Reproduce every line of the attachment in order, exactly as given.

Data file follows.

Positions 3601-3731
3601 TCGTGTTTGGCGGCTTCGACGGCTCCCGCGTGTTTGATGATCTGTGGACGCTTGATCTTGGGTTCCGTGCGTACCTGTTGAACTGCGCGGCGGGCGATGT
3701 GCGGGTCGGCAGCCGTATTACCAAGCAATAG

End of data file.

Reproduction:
Positions 3601-3731
3601 TCGTGTTTGGCGGCTTCGACGGCTCCCGCGTGTTTGATGATCTGTGGACGCTTGATCTTGGGTTCCGTGCGTACCTGTTGAACTGCGCGGCGGGCGATGT
3701 GCGGGTCGGCAGCCGTATTACCAAGCAATAG